Berke­ley Vot­ing on Blockchain

The Bond Buyer - - Front Page - By Kee­ley Web­ster

The Berke­ley, Cal­i­for­nia, City Coun­cil will vote Tuesday on whether to move ahead on plans to is­sue a “mi­cro” bond us­ing blockchain tech­nol­ogy.

Vice Mayor Ben Bartlett pro­posed that the city coun­cil con­sider is­su­ing $3 mil­lion in a seven-year note to pay for a new fire engine.

The note would help test-drive the financial in­fra­struc­ture for the new fund­ing method and could set the city on a path of is­su­ing bonds for af­ford­able hous­ing, coun­cil mem­bers said dur­ing an April 24 work ses­sion.

Bartlett said in an interview he wants to use blockchain tech­nol­ogy to is­sue mi­cro-bonds, not mini­bonds, be­cause he wants the city to be able to is­sue bonds in de­nom­i­na­tions in the $10 to $25 range – not the $1,000 blocks that Cambridge, Mas­sachusetts em­ployed when bro­ker-dealer Neigh­borly sold $2 mil­lion in mini bonds for the city in Fe­bru­ary 2017. Neigh­borly won the Bond Buyer’s Deal of the Year award for the non-tra­di­tional cat­e­gory last year for that trans­ac­tion.

“We want to go fur­ther than what Cambridge and Den­ver did, by mak­ing the units even more ac-

ces­si­ble to more peo­ple, be­cause they would be cheaper,” Bartlett said.

More peo­ple could af­ford $10 than $1,000, mak­ing in­vest­ing in city projects an op­tion for more peo­ple, which Bartlett said would be a wealth builder for residents.

“It’s an ex­cit­ing course to be ex­pand­ing the mar­ket; and also to be cre­at­ing new as­set classes and op­por­tu­ni­ties for our peo­ple to own new as­sets, par­tic­u­larly in light of what is hap­pen­ing with creep­ing poverty,” Bartlett said.

The work ses­sion, or­ches­trated by Bartlett to better ex­plain the con­cept to the coun­cil mem­bers, broke down the pieces of what the coun­cil is try­ing to do. The deal in­volves sev­eral new con­cepts, and the city could de­cide to move ahead on all or parts of the pro­posal.

“The idea is to is­sue mi­cro bonds via the blockchain,” Bartlett said. “If the process al­lows it, we could go a step fur­ther and drive re­sources via a to­k­enized cur­rency.”

The city an­nounced in Fe­bru­ary it was work­ing with Neigh­borly Corp. on a plan to head to mar­ket as soon as May with a pub­lic ini­tial coin of­fer­ing that would be backed by mu­nic­i­pal bonds. Neigh­borly would act as the un­der­writer and the UC Berke­ley Blockchain Lab would help de­velop the code.

Bartlett and Mayor Jesse Ar­reguín brought the con­cept to the city.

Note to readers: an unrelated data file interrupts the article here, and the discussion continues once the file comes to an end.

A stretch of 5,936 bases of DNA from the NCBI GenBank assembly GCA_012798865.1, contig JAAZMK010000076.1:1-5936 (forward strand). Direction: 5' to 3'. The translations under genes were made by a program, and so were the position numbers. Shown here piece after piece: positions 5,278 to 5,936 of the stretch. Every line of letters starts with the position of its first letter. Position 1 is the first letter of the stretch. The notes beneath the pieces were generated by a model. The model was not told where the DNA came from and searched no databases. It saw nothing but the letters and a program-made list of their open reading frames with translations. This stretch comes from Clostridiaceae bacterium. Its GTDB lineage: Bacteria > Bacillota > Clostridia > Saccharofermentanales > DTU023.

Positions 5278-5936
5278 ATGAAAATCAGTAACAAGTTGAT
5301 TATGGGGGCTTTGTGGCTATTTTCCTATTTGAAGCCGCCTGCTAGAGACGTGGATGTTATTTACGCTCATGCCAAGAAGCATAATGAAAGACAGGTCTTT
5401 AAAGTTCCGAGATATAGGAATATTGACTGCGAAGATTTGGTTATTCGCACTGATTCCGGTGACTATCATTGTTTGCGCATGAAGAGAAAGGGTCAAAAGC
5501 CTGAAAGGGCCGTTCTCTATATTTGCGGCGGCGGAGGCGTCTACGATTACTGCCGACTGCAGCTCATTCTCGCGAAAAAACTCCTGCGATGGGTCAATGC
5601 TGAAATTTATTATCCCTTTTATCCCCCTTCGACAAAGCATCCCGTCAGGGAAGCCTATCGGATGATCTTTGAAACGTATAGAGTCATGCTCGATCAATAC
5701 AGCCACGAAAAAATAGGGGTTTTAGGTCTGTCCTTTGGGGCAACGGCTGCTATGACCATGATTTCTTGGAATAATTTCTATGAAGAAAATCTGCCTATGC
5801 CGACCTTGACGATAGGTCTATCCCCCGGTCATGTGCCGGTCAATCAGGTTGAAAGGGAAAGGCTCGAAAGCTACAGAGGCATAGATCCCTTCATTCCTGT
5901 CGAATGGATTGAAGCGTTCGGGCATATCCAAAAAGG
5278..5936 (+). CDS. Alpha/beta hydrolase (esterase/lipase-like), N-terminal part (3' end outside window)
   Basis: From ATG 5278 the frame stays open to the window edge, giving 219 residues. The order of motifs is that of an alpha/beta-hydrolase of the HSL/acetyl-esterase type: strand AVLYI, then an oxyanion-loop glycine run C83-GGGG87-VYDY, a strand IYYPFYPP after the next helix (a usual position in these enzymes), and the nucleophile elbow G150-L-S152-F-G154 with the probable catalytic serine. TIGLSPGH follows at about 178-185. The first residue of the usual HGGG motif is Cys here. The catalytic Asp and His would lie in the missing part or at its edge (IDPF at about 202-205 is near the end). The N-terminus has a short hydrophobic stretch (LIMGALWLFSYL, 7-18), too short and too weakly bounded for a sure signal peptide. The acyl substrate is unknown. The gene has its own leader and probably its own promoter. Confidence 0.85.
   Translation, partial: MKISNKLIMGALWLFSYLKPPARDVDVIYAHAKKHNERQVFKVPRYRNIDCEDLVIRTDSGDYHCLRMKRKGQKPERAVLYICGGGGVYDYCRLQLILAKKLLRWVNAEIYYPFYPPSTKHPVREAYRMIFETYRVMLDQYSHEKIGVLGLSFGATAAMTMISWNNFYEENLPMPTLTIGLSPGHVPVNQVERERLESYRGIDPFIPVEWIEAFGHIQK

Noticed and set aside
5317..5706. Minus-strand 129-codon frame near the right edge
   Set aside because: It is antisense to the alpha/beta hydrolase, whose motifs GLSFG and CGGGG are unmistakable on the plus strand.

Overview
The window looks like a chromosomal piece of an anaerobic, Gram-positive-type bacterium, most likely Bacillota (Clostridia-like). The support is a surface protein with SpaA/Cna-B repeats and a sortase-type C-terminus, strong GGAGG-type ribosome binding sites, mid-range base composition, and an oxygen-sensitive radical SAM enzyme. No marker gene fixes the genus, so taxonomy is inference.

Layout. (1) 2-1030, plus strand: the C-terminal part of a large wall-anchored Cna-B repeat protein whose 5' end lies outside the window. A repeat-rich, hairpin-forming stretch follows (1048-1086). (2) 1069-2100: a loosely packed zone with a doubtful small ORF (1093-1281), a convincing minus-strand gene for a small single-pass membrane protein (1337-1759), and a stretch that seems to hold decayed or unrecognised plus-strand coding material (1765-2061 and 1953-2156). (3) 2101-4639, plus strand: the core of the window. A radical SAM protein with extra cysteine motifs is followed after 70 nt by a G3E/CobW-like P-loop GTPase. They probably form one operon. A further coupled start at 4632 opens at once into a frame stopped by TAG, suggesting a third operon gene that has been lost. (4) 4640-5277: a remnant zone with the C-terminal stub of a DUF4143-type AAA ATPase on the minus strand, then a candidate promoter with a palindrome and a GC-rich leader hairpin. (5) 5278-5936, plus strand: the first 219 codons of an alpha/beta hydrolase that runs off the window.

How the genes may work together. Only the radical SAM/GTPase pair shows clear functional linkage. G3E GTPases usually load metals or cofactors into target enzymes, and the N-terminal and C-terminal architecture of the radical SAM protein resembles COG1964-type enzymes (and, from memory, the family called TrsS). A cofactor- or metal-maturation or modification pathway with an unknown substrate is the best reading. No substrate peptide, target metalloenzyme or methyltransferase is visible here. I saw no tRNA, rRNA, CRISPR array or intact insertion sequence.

The city had talked about in­vestors be­ing able to pur­chase the bonds us­ing cryp­tocur­ren­cies like bit­coin.

In­vestors could also choose to re­ceive in­ter­est pay­ments in dol­lars or from a to­k­enized de­nom­i­na­tion.

The city also dis­cussed at its work ses­sion cre­at­ing a to­k­enized mon­e­tary sys­tem that would be more like a voucher sys­tem to pur­chase goods and ser­vices from Berke­ley residents.

Un­der that sys­tem, in­vestors in the city bonds could re­ceive in­ter­est pay­ments us­ing the Berke­ley money.

Scott Mor­ris, founder and chief executive of­fi­cer of Amer­iQoin, who cre­ated Itha­cash, ex­plained dur­ing the work ses­sion how the city could set up a sys­tem that has been used in cities like Ithaca, New York, to cre­ate Berke­ley’s own to­k­enized money.

The money would be more like a voucher sys­tem or coupons than an ac­tual cur­rency and could be used to pur­chase items from Berke­ley busi­nesses.

Such sys­tems have typ­i­cally been used to in­cen­tivize spend­ing at lo­cal busi­nesses and bol­ster lo­cal economies. Berke­ley al­ready has a sys­tem in which se­nior cit­i­zens can use vouch­ers to take a taxi.

If the city moves ahead, it would be the first in the coun­try to hold an ICO, the process through which cryp­tocur­rency to­kens are dis­trib­uted in ex­change for in­vest­ments. The claim is that mar­ry­ing blockchain tech­nol­ogy with mu­nic­i­pal bonds would make trans­ac­tions more ef­fi­cient and trans­par­ent.

Putting the bonds on a blockchain would not only cre­ate transparency, but could save the city money by cut­ting out some of the in­ter­me­di­aries in­volved in bond trans­ac­tions, said Boris Reznikov, di­rec­tor of part­ner­ships at Stel­lar dur­ing the pre­sen­ta­tion.

Un­der the pro­posal, the shares are like reg­u­lar mu­nic­i­pal bond cre­ation and dis­tri­bu­tion, but would be done in sys­tems that record to a blockchain, a pub­lic, en­crypted ledger that keeps track of trans­ac­tions, Reznikov said.

The city’s pre­sen­ta­tion pointed to a 2015 study by the Uni­ver­sity of Cal­i­for­nia, Berke­ley’s Haas Institute that re­ported it costs is­suers $3 bil­lion to $4 bil­lion an­nu­ally to sell mu­nic­i­pal bonds.

The ef­fi­cien­cies cre­ated by us­ing blockchain would also make it eco­nom­i­cally fea­si­ble to is­sue bonds in amounts as small as $25, Reznikov said. ◽

Berke­ley Mayor Jesse Ar­reguin sup­ports the blockchain bond idea.

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